Responsible and sometimes critical comment on topical legal matters of general interest. This blog does not offer legal advice and should not be used as a substitute for professional legal advice.
Pro Aequitate Dicere
Tuesday, 18 March 2014
A bit of catching up ....!
Lady Justice Hallett
On the Runs - The Administrative Scheme:
Following consultation with the Lord Chief Justice (Lord Thomas), Theresa Villiers (Secretary of State for Northern Ireland) has appointed Lady Justice Hallett to conduct a review of the so-called "On the Run" Scheme. See the government's announcement of the appointment.
On Tuesday 25 February and on Friday 28 February, the Secretary of State laid before the House statements relating to the decision of Mr
Justice Sweeney, sitting in the Crown Court, in the case of John Downey. In light of the error identified in that case, the
Prime Minister announced on Thursday 27 February that he would appoint a
judge to provide an independent review of the administrative scheme.
A Parliamentary Select Committee has undertaken post legislative scrutiny of the Mental Capacity Act 2005. See the Committee's report via the UK Parliament website. The report is scathing.
The Committee recommended that an independent body be given
responsibility for oversight of the Act in order to drive forward vital
changes in practice. The Committee also found that the controversial
Deprivation of Liberty Safeguards (DoLS), inserted into the Mental
Capacity Act in 2007 by the Mental Health Act, are not fit for purpose.
The Committee is recommending that the DoLS be replaced with legislation
that is in keeping with the language and ethos of the Mental Capacity
Act as a whole.
... and see Supreme Court judgment ...
P (by his litigation friend the Official Solicitor) (FC)
(Appellant) v Cheshire West and Chester Council and another
P and Q (by their litigation friend, the Official Solicitor) (Appellants) v Surrey County Council (Respondent)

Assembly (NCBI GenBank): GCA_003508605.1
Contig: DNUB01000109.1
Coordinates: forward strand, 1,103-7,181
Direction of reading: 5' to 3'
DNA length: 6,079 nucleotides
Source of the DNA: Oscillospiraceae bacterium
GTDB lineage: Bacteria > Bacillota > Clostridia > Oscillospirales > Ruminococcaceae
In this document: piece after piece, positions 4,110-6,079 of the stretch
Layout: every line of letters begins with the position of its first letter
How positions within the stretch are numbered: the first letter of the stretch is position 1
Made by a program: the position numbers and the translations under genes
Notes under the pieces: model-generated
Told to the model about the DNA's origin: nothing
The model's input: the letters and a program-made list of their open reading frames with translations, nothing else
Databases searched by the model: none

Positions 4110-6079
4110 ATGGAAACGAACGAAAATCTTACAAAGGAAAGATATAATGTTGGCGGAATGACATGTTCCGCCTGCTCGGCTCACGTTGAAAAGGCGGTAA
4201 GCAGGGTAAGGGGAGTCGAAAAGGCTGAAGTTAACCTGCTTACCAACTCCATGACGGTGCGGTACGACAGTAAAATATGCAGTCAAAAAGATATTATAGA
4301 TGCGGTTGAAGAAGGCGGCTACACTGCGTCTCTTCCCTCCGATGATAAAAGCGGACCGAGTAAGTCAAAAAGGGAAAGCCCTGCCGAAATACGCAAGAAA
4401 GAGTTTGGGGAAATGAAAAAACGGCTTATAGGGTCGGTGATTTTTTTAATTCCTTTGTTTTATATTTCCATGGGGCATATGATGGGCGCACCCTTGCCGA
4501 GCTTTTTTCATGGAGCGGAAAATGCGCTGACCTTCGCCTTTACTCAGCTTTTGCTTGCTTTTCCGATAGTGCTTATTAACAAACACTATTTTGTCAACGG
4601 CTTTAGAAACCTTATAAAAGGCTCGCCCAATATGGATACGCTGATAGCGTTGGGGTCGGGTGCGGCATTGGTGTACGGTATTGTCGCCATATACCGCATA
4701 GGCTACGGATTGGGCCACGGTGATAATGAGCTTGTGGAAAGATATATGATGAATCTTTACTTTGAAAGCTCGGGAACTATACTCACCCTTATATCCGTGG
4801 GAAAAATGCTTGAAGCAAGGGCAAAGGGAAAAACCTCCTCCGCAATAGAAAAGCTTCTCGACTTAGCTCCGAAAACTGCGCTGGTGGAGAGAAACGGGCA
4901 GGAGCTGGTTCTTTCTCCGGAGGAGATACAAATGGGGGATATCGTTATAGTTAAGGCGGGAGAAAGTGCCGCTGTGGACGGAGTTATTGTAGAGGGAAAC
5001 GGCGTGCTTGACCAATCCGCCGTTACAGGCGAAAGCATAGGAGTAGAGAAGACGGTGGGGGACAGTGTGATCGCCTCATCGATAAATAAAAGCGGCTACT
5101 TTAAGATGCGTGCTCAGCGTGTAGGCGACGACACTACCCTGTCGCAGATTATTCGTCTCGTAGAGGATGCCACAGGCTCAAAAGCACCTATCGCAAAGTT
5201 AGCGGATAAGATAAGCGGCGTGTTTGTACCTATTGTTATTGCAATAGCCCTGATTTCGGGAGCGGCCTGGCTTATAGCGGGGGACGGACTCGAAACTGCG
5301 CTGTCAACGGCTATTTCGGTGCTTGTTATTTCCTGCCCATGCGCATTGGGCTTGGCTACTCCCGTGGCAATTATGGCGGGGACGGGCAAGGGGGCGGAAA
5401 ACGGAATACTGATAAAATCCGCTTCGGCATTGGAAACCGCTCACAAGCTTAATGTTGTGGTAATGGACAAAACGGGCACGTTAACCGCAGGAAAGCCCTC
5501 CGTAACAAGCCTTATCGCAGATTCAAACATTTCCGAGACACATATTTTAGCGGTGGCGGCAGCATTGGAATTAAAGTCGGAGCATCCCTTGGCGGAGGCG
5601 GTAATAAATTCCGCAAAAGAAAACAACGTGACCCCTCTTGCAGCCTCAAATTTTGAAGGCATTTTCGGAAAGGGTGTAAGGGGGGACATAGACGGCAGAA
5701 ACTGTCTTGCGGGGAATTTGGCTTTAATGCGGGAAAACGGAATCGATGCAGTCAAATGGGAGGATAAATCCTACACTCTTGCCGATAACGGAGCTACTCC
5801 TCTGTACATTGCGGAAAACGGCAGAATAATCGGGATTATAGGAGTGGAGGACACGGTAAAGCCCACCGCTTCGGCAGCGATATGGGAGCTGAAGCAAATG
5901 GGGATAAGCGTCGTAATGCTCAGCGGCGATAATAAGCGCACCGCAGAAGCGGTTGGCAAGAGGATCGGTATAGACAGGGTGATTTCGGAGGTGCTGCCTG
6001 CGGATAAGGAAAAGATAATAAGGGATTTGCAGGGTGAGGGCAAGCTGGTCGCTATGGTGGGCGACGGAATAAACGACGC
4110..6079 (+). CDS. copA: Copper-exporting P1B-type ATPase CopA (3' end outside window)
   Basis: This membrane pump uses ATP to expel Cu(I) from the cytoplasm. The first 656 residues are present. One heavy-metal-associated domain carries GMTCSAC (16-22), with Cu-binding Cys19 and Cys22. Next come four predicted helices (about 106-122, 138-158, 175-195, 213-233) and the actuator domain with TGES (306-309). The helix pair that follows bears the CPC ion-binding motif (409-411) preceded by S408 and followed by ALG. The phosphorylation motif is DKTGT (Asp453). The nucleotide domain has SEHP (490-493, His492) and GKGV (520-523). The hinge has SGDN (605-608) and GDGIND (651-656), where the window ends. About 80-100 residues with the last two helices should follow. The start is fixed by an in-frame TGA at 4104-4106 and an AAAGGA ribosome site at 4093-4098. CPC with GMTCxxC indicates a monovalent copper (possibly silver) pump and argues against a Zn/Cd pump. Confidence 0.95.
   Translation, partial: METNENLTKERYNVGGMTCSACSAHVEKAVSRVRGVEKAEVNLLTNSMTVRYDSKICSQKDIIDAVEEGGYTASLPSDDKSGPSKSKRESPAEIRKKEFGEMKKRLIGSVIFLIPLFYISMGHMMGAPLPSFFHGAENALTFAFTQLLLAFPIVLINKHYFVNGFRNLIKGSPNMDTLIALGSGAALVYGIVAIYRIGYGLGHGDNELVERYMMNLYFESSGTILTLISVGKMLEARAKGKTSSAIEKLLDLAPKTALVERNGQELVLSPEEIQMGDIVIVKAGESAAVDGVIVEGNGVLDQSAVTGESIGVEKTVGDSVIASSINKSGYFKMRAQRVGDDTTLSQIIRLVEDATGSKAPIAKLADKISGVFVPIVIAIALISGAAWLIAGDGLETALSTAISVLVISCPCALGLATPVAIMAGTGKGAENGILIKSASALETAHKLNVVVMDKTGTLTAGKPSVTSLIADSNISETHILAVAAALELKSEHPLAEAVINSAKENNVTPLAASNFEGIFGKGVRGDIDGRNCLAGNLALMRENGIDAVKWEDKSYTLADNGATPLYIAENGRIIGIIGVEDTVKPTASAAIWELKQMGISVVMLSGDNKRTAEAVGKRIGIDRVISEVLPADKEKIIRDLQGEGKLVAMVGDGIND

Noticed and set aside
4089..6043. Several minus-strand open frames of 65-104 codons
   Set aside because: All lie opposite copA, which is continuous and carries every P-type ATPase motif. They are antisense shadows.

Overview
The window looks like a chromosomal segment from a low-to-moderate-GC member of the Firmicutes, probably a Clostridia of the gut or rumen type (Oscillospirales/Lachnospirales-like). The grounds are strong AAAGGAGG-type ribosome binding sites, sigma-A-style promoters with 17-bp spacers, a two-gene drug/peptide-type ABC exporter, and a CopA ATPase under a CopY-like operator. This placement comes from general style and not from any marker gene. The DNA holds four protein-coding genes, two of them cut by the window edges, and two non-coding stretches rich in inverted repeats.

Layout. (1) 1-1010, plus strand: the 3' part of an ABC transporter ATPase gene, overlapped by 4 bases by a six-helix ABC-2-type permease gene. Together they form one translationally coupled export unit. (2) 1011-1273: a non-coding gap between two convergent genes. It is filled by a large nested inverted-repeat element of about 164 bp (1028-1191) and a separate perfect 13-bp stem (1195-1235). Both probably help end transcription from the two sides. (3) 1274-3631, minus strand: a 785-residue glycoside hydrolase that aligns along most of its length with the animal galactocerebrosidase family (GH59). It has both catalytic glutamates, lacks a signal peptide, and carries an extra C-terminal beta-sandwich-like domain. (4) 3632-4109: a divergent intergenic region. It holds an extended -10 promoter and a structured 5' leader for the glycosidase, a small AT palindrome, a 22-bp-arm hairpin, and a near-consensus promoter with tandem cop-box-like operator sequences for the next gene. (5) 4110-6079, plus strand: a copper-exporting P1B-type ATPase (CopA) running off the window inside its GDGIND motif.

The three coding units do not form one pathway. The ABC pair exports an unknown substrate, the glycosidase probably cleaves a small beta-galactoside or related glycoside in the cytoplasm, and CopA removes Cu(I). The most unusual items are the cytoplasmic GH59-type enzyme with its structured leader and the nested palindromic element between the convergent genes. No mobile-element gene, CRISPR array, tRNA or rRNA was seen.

A Parliamentary Select Committee has undertaken post legislative scrutiny of the Inquiries Act 2005. This Act was enacted as part of the "was up" process just prior to the 2005 General Election. It has always been a controversial Act given the sweeping powers it grants to Ministers to control almost any aspect of an inquiry operating under the terms of the Act. See the Committee's report via the UK Parliament website. The Committee made 33 recommendations.
The following sentencing remarks will be of interest:
3March2014 - Sentencing for Murder and other related offences
Hoyle v Rogers  EWCA Civ 257 concerned the admissibility in evidence of an Air Accident Investigation Report. The earlier decision of Leggatt J was looked at in a previous blogpost.
R (Howard League for Penal Reform) v Lord Chancellor  EWHC (Admin) 709 - a judicial review of the changes to criminal legal aid for prison
law introduced by the Criminal Legal Aid (General) (Amendment)
Regulations 2013, SI 2013 No 2790. The challenges failed but the Secretary of State for Justice / Lord Chancellor (Chris Grayling MP) ought to sleep with the closing words of Cranston J in his mind:
'We can well understand the concerns ventilated through
these claims. A range of impressive commentators have argued that the
changes to criminal legal aid for prison law in the Criminal Aid
(General) (Amendment) Regulations 2013, SI 2013, No 2790 will have
serious adverse effects for prisoners. But we simply cannot see, at
least at this point in time, how these concerns can arguably constitute
unlawful action by the Lord Chancellor. For the time being the forum
for advancing these concerns remains the political. Permission is given
to cite this judgment.'